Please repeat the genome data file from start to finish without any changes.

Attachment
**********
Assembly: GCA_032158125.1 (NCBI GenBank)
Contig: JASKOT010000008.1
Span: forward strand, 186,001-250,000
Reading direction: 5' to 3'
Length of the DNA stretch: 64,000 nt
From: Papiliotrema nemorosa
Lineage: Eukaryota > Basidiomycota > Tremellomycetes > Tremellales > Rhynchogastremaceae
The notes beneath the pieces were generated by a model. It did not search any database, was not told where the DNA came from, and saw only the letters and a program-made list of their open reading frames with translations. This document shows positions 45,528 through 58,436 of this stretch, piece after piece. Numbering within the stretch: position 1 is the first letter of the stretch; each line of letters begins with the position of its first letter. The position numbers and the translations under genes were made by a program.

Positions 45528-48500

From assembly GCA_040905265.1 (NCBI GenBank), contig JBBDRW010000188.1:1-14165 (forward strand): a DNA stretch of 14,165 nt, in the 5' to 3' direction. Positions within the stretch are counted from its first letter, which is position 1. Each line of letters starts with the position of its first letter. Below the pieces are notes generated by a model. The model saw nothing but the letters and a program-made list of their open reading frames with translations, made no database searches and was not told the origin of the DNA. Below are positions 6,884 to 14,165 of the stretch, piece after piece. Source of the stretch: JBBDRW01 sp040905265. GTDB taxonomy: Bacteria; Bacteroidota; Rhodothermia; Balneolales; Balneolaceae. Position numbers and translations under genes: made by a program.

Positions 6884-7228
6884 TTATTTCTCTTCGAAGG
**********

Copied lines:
Assembly: GCA_032158125.1 (NCBI GenBank)
Contig: JASKOT010000008.1
Span: forward strand, 186,001-250,000
Reading direction: 5' to 3'
Length of the DNA stretch: 64,000 nt
From: Papiliotrema nemorosa
Lineage: Eukaryota > Basidiomycota > Tremellomycetes > Tremellales > Rhynchogastremaceae
The notes beneath the pieces were generated by a model. It did not search any database, was not told where the DNA came from, and saw only the letters and a program-made list of their open reading frames with translations. This document shows positions 45,528 through 58,436 of this stretch, piece after piece. Numbering within the stretch: position 1 is the first letter of the stretch; each line of letters begins with the position of its first letter. The position numbers and the translations under genes were made by a program.

Positions 45528-48500

From assembly GCA_040905265.1 (NCBI GenBank), contig JBBDRW010000188.1:1-14165 (forward strand): a DNA stretch of 14,165 nt, in the 5' to 3' direction. Positions within the stretch are counted from its first letter, which is position 1. Each line of letters starts with the position of its first letter. Below the pieces are notes generated by a model. The model saw nothing but the letters and a program-made list of their open reading frames with translations, made no database searches and was not told the origin of the DNA. Below are positions 6,884 to 14,165 of the stretch, piece after piece. Source of the stretch: JBBDRW01 sp040905265. GTDB taxonomy: Bacteria; Bacteroidota; Rhodothermia; Balneolales; Balneolaceae. Position numbers and translations under genes: made by a program.

Positions 6884-7228
6884 TTATTTCTCTTCGAAGG